Covid infection could damage foetuses of pregnant women, reveals study

Covid infection could damage foetuses of pregnant women, reveals study

Fetuses and placentas of pregnant women, especially those infected with COVID-19 At earlier points in the epidemic, a greater risk of experiencing growth impairment or vascular lesions in the limbs and brain was found, according to a new research.

According to the research, the results demonstrated that the different strains of the virus that emerged during the pandemic caused varying degrees of damage, which was particularly high with the pre-Omicron variant. The study states that the detected placental lesion could potentially harm both development and health in some of the affected unborn babies.

Using prenatal magnetic resonance imaging, a group from the Medical University of Vienna in Austria examined placentas and fetuses of women who tested positive for SARS-CoV-2 during pregnancy, the study said. The research was published in the journal – The Lancet Regional Health – Europe.

While such damage occurs more frequently and is less severe with the currently circulating Omicron sub-lineage, the study authors still advocate early detection measures for pregnant women who test positive for the coronavirus. The study noted that in contrast to previous studies, in which abnormalities related to SARS-CoV-2 were identified only after birth and/or through histopathological procedures, the research team focused on prenatal imaging findings.

Using prenatal magnetic resonance imaging (MRI), the study scanned 76 placentas and fetuses of pregnant women: 38 after confirmed SARS-CoV-2 infection (pre-Omicron or Omicron versions) and 38 healthy controls cases, the study said.

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The study found that placentas revealed abnormalities in both the Pre-Omicron and Omicron groups. “Infections with pre-omicron variants, such as delta, cause significantly more damage in the form of vascular events such as blood clots or bleeding, compared to omicron subvariants currently circulating through the population,” said lead author Patrick Kynaste. outlined a key. Conclusion of the study.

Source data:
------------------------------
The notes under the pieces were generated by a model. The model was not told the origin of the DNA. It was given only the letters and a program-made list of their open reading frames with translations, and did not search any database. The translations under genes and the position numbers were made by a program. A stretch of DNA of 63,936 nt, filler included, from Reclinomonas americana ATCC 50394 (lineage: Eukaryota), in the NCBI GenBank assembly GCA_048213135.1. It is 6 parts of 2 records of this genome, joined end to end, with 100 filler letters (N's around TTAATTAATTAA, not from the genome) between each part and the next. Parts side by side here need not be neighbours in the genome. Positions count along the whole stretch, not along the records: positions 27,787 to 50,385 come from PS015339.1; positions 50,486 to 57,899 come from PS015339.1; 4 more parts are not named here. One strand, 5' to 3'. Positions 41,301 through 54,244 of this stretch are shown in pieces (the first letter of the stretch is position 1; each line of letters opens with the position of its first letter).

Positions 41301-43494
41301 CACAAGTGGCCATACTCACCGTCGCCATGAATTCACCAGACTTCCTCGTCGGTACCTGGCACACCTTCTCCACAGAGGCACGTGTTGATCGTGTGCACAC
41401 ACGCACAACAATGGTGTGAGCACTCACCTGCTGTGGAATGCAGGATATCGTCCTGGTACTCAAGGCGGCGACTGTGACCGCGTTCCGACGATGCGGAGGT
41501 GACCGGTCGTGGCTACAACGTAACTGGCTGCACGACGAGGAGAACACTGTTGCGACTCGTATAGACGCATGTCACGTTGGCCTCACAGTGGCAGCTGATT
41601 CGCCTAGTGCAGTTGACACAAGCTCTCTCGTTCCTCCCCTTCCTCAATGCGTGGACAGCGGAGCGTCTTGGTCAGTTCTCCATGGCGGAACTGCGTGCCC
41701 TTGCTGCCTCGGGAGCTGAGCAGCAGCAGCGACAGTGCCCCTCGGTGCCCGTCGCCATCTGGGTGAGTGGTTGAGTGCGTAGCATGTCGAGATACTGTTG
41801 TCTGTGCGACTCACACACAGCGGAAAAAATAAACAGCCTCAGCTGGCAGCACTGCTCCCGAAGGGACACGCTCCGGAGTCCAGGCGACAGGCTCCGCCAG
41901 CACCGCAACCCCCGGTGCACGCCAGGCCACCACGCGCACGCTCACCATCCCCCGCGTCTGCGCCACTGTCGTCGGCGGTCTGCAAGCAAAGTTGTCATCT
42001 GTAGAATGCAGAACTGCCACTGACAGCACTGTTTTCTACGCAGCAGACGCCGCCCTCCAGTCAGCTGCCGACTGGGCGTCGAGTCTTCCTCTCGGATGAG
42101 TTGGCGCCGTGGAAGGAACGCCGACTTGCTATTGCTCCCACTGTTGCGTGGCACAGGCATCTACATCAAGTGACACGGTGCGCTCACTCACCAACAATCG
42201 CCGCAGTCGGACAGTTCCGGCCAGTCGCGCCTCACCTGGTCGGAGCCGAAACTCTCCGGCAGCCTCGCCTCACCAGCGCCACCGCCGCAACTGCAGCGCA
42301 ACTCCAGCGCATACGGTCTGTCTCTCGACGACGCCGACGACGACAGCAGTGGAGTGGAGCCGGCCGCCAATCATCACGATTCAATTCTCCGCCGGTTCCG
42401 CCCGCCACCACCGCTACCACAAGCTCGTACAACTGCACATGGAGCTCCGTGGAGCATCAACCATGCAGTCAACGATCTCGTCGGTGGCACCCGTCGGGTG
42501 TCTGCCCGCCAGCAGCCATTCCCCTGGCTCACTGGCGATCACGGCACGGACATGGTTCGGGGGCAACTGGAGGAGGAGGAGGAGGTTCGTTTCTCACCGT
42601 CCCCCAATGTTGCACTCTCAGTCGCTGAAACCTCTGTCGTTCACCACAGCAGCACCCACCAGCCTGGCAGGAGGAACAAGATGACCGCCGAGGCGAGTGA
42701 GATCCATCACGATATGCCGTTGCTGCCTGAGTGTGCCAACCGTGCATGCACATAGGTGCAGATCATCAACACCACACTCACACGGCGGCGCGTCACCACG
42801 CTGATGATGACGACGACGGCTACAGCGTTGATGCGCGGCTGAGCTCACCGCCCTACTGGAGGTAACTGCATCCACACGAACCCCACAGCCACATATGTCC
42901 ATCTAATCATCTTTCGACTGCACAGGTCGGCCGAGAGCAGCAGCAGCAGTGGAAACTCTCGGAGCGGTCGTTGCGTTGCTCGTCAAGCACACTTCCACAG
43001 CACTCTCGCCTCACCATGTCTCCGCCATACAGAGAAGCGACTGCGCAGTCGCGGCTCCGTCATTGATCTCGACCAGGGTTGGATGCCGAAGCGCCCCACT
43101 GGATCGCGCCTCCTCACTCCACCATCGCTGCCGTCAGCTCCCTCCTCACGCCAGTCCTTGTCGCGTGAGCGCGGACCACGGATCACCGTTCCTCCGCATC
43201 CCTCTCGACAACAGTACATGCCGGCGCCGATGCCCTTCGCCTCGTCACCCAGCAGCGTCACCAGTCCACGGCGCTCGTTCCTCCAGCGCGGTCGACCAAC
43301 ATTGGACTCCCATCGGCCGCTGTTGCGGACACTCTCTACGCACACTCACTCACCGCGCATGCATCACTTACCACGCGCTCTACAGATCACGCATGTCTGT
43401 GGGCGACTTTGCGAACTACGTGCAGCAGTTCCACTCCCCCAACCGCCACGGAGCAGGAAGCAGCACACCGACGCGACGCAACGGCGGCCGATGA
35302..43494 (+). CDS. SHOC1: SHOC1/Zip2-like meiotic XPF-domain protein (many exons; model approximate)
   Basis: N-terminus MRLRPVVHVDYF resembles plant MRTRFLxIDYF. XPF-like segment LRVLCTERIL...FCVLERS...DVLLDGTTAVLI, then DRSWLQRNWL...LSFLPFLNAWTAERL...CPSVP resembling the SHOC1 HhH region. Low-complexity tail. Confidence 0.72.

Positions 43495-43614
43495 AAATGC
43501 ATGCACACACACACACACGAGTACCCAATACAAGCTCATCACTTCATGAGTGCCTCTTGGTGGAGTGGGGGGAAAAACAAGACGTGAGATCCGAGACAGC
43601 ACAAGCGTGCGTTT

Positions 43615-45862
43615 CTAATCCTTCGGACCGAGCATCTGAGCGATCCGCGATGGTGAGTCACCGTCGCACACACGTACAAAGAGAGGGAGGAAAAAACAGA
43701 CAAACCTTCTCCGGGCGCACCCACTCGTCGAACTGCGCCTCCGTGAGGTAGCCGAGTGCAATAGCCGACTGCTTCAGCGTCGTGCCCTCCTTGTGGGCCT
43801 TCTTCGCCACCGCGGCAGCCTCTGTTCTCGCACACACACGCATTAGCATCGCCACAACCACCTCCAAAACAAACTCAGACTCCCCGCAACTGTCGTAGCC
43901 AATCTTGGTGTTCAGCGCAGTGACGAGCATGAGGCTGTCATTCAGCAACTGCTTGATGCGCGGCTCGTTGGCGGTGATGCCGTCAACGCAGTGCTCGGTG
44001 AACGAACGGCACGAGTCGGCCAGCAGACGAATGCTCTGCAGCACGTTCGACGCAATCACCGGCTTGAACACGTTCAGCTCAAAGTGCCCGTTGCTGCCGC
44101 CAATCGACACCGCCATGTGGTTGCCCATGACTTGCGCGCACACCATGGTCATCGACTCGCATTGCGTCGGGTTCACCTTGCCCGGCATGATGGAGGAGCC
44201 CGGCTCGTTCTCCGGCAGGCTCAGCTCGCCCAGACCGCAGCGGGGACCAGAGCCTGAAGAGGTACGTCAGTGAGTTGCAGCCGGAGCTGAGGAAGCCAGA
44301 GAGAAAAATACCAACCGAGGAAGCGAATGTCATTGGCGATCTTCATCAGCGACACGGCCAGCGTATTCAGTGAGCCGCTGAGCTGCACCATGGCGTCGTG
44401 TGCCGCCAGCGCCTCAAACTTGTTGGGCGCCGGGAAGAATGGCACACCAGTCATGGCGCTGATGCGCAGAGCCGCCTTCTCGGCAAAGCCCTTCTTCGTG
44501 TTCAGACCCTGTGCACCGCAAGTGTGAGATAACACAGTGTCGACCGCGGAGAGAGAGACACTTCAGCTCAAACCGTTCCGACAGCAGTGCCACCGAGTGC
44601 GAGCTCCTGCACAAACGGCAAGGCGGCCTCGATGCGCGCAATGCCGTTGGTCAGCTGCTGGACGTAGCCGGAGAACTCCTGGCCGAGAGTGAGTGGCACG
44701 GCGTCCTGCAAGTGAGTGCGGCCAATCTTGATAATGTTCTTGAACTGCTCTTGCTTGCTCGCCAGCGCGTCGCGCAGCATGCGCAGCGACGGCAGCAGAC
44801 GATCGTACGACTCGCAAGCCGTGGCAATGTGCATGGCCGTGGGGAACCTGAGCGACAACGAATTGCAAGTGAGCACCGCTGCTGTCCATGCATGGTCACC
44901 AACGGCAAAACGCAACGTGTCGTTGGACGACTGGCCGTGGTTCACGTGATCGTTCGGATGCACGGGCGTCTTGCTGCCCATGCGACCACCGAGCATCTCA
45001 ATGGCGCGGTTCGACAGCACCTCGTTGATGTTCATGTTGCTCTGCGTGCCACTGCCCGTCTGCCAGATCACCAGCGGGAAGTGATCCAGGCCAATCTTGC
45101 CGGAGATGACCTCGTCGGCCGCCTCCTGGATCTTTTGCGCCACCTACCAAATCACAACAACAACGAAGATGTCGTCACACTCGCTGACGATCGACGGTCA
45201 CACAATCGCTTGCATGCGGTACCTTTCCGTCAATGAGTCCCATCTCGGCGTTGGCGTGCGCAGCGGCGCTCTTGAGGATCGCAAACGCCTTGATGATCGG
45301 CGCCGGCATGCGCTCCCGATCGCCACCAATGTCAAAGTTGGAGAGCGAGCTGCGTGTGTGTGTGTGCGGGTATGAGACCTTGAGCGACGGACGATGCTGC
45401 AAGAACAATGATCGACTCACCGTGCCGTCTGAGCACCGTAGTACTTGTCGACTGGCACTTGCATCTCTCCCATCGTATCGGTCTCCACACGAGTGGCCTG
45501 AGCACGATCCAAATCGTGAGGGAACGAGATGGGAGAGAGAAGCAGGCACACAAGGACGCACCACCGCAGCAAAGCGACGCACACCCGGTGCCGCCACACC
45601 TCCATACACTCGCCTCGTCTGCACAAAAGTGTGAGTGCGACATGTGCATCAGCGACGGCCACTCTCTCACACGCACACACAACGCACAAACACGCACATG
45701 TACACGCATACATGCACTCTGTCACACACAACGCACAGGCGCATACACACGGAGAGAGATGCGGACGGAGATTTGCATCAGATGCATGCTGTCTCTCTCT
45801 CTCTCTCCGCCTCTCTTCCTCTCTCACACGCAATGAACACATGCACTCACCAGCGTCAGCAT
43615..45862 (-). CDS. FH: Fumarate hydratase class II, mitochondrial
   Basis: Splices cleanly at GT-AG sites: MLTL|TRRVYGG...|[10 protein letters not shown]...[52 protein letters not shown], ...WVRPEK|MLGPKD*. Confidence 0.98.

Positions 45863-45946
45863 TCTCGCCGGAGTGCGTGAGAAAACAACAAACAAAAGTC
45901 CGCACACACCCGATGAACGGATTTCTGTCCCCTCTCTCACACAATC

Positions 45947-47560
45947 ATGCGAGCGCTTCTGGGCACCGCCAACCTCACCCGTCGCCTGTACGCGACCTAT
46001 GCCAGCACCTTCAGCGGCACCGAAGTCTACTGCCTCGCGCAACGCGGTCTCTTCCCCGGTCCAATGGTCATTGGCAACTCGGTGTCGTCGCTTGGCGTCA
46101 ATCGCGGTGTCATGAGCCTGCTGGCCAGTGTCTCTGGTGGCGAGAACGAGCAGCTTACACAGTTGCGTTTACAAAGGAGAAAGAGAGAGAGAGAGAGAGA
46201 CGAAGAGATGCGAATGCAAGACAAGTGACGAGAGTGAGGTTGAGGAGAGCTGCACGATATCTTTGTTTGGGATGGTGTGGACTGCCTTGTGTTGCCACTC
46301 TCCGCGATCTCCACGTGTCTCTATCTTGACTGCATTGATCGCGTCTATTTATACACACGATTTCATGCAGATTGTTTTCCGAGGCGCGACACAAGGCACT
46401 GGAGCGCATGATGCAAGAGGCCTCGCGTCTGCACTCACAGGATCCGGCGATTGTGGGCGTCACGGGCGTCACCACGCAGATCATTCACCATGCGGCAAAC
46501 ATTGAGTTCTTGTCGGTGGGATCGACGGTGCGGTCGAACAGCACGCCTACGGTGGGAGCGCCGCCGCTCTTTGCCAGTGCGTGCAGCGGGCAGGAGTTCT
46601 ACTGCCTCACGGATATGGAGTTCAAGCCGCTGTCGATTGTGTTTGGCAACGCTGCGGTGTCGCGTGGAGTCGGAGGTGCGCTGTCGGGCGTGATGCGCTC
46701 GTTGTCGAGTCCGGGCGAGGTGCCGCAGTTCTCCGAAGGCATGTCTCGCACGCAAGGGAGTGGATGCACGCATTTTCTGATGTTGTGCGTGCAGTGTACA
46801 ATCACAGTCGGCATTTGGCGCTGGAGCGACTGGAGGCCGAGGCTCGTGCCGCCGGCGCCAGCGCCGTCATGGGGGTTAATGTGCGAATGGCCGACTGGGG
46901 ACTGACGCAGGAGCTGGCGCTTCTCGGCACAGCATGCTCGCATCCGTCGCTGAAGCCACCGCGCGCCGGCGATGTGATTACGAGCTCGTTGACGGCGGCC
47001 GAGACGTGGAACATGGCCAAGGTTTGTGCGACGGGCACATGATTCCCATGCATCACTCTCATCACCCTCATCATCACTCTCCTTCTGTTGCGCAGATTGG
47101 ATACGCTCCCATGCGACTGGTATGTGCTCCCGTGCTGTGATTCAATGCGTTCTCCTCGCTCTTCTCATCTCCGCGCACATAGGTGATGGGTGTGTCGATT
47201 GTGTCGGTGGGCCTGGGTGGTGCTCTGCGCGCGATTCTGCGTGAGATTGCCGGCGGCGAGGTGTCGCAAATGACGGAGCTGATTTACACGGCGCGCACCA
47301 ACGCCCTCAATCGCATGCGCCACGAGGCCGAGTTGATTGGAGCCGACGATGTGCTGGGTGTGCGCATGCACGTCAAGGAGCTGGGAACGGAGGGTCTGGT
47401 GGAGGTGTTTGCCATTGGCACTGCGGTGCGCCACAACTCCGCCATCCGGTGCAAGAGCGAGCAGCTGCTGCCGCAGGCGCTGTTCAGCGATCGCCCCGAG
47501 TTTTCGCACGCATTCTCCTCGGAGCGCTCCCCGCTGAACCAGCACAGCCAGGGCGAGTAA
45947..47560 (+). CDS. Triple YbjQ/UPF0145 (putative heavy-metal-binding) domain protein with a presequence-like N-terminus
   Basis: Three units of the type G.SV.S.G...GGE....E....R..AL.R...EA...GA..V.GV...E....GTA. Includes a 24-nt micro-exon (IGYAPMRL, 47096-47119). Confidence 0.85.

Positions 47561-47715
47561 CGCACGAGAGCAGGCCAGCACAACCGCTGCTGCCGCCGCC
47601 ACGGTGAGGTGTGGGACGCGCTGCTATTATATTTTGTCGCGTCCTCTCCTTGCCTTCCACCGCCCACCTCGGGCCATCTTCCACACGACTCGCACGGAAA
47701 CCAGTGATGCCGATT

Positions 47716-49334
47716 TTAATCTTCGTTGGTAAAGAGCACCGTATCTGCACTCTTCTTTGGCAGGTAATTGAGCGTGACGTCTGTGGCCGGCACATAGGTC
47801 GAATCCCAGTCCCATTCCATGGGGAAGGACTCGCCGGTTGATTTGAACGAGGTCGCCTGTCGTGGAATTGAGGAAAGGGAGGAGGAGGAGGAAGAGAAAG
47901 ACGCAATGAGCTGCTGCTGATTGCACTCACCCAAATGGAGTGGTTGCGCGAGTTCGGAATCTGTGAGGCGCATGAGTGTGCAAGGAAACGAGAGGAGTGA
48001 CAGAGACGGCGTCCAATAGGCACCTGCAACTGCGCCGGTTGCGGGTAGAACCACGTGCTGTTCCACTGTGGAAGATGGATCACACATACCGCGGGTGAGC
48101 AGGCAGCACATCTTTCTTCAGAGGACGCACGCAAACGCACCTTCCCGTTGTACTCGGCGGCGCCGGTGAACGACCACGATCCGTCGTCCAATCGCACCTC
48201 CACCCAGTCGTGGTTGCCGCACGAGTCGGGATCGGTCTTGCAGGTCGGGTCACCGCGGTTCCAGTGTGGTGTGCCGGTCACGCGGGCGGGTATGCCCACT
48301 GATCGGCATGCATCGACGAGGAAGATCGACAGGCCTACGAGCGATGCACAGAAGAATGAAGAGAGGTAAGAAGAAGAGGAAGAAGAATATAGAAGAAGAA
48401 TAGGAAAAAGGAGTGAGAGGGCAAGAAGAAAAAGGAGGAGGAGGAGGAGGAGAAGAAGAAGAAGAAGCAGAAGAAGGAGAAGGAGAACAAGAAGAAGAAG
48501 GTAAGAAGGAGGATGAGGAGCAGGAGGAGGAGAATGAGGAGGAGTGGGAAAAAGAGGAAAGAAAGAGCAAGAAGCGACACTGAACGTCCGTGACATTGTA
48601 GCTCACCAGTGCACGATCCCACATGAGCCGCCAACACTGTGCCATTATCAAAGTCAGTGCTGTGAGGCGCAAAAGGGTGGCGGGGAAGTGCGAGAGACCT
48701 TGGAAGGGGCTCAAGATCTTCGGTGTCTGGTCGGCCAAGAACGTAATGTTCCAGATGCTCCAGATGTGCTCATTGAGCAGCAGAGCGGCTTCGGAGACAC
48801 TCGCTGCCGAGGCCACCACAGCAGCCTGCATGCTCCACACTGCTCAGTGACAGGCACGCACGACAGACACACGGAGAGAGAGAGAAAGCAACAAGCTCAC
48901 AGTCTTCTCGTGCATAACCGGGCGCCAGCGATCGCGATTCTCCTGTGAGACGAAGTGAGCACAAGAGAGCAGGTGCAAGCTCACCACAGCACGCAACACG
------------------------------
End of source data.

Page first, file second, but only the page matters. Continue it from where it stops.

The study states that the researchers attribute the different extent of damage to the placenta caused by different virus strains to the fact that the Omicron sub-lineage is less likely to cause severe cases than their predecessors , And the epidemic has increased due to the high vaccination rate. ,

“In any case, our results showed that two non-vaccinated study participants developed placental abnormalities following infection with SARS-CoV-2 omicroncompared to only one in six women who received three doses of the vaccine,” confirmed senior author Gregor Caspian.

Oxygen, nutrients, and metabolic products are exchanged between the mother and the baby across the placenta. Attached to the uterine wall, this organ forms such a strong barrier against the coronavirus that only 3 percent or less of fetuses whose mothers test positive for SARS-CoV-2 are also infected, the study says. But as the study shows, the placenta itself is not immune to complications caused by COVID-19. After this, some unborn babies experience stunted growth or bleeding in the brain, the study says.

Citing the importance of the scan, Daniela Pray from the Medical University of Vienna advised, “That is why the placenta of pregnant women infected with SARS-CoV-2 should be examined as soon as possible.” Especially in the case of possible future coronavirus variants with mechanisms similar to Delta, for example.

By doing so, the study says, there is a chance to take measures to protect the health of the fetus in the worst case scenario.

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